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Wednesday, 21 September 2011

How to Get Six Pack Abs

Trouble is, in most cases that six pack muscle is buried deep under a layer of fat that hides the muscles from public view and keeping them out of sight and out of mind.

Many people believe that performing endless rep after rep of crunches or situps will somehow miraculously burn away the fat from the abs but science tells us that whilst an element of spot reduction from exercise may be possible, the contribution of fat burned during an exercise comes from the overall fat supply within the body rather than from one site alone.

So trying to show off your six-pack with endless crunches is a waste of time. Sure, you’ll make the area stronger and create greater endurance (both worthy goals) but you can be sure that the fat sitting over your stomach won’t be going anywhere as a result of your efforts.

Our approach needs to be from a different perspective… such as that of our hormones.

Science has shown that where you lay your fat stores down is directly related to the action of your hormones and that you can predict how balanced or imbalanced your hormones are by looking at where you hold your fat.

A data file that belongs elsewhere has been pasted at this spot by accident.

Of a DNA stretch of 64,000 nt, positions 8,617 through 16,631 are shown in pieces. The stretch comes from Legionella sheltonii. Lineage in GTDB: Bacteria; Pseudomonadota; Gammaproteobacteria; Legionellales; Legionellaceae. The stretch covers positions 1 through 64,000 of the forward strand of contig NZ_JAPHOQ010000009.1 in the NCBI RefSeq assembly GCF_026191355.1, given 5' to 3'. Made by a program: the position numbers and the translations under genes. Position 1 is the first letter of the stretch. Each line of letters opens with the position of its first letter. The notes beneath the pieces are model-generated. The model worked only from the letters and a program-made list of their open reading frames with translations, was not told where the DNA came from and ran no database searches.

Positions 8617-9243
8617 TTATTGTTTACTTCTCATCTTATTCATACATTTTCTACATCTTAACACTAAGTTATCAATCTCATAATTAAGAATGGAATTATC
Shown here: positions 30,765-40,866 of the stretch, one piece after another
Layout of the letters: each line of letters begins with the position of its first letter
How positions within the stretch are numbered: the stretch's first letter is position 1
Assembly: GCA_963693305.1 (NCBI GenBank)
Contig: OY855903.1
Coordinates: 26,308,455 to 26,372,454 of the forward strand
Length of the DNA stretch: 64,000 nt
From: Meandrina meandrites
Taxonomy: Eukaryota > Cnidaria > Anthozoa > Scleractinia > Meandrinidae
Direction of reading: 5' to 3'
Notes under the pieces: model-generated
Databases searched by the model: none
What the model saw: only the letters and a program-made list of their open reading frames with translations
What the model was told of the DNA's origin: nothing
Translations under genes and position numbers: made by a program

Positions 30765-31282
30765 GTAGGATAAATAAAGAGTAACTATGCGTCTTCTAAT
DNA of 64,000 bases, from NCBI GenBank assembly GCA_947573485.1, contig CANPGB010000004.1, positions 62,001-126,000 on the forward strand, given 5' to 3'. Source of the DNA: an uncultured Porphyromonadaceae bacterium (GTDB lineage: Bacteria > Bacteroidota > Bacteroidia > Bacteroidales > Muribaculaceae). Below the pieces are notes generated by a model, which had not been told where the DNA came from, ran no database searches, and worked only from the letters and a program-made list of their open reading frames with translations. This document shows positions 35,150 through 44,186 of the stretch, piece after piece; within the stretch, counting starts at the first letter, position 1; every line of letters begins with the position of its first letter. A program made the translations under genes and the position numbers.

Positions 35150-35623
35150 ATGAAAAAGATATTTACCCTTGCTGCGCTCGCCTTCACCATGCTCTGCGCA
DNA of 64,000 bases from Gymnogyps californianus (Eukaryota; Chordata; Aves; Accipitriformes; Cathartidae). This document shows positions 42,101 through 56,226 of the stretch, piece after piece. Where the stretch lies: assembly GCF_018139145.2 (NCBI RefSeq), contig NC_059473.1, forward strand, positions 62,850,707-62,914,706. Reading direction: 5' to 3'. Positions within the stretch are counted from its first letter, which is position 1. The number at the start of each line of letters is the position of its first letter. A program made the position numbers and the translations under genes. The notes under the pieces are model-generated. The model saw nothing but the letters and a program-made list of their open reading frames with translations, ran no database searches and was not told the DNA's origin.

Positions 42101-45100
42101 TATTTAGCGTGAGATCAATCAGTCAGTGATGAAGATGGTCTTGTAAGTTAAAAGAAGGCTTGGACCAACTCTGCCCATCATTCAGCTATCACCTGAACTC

If you find that your belly fat is a problem, chances are that your cortisol levels (your ‘fight or flight’ hormones) are markedly elevated due to increased stress levels and/or lack of sleep.

Whilst endlessly grinding out the abdominal exercises won’t ever help you to remove this layer of fat, simply getting to bed by 10.00 – 10.30pm 5 nights a week and taking steps to reduce your stress can often yield dramatic and rapid results.

Try supplementing with Ayurvedic supplements like Ashwaghanda and Rhodiola and taking magnesium and zinc supplements and even the most stubborn of belly fat will start to shift.

Reduce stimulants such as coffee, tea and caffeine containing sodas and replace them with green tea and Tulsi which is an excellent cortisol lowering Ayurvedic tea.

Eliminate the sugar (in all it’s guises), and reduce starches from your diet too to give the sympathetic branch of your nervous system a chance to rest and recover.

In addition, try incorporating breathing and meditation exercises into your daily routine by trying ‘cyclical breathing patterns’ that have you breathing in for 4 seconds, holding for 4 seconds and breathing out for 8 seconds for 8-10 breaths. The relaxation and oxygenation effect is amazing in reducing the amount of stress levels.

Finally, commit to shorter, more intense and more frequent workouts rather than longer ones as these create far less cortisol.